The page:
One kayaker, Darrin McQuoid of Davis, Calif., used a spot emergency radio to call for medical help. A helicopter arrived, but couldn’t land so the five kayakers with Jason and one emergency medical responder got him out on a spine board.“They had to haul him up a cliff, over rocks, down a cliff, across a river and out of a canyon,” Karen said. “He was in shock, and he was hypothermic. It took them between four and five hours to get him to the road.”
Howard, who was taking video of the runs from below the waterfall, knew Jason was in trouble as soon as he hit bottom.“Right when he landed I said ‘uh-oh,’ because it was a audible impact, just a loud crushing sound from his boat landing on this outcropping at the base of the waterfall,” Howard said. “It was almost immediate. The telltale signs of carnage were there — an upside down boat and a kayaker not emerging. Jason’s a world-champion kayaker and when he wasn’t trying to roll it was pretty obvious he was in some pain.”McQuoid, Howard, Taylor Calvin from Coloma, Calif., Will Pruitt from Grass Valley, Calif., Robby Hogg from Sacramento and Gareth Tate from Yosemite, used advanced military and swiftwater-rescue tactics to help carry Jason out.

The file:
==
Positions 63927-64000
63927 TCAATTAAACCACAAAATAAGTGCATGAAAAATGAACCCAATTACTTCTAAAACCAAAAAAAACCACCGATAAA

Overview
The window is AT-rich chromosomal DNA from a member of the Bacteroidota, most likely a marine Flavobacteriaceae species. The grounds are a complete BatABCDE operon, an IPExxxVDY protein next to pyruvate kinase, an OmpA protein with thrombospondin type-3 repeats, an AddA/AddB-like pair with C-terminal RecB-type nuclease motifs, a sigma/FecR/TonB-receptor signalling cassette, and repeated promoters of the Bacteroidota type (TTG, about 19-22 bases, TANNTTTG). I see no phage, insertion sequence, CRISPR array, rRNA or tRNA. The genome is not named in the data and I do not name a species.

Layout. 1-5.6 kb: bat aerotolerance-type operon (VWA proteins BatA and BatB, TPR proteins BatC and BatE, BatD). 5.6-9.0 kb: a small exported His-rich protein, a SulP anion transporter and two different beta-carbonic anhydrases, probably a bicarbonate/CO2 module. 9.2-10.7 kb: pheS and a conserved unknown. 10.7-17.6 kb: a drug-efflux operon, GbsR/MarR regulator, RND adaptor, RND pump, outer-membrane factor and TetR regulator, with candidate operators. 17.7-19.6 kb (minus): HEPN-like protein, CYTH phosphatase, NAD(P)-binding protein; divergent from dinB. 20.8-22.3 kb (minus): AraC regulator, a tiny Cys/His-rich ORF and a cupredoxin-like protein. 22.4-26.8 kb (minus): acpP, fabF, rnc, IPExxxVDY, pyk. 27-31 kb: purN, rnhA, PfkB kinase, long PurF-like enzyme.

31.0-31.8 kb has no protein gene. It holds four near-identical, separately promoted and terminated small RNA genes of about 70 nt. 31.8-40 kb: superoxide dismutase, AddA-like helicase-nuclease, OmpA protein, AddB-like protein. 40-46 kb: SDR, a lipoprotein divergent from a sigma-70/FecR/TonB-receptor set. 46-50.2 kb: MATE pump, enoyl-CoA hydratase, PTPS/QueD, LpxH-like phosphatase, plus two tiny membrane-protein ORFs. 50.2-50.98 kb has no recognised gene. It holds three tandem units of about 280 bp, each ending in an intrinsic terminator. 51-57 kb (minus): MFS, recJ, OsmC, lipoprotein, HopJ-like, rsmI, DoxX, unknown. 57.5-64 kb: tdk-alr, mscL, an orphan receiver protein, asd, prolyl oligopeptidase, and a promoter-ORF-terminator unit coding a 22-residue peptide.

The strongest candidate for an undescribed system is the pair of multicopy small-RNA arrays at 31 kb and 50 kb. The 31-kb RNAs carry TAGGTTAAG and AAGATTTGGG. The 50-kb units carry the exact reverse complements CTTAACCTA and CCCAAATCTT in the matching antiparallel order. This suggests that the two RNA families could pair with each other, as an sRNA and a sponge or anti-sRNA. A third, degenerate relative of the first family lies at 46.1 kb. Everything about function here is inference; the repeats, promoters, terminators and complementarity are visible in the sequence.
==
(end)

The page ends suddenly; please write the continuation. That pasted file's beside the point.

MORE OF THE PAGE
Jason was taken to a hospital in Marysville, but immediately was transferred to a level-one trauma unit in Roseville. Jason, the valedictorian of his class at WOLF — Washoe On-Line Learning for the Future — is facing a long recovery, and his family is facing “monsterous” medical bills. The family is finding help with the medical bills through Facebook.“This wonderful group of family friends, just amazing people, they’ve brought in his kayak sponsors and friends from around the world, and everyone is putting on fundraisers at different kayak festivals,” Karen said.Information about his injuries and updates on his condition also are posted on the recovery fund Facebook page.
The injury will keep Jason from defending his world championship in June in Germany, but he plans to eventually get be back on the water again.“I’m staying very positive and I’m very excited to go to rehab,” Jason said. “I’m excited to get back at it when I’m recovered and when I’m strong again. I can’t wait to go kayaking, I can’t wait to go rock climbing, I can’t wait to spend time with my friends, go to college.”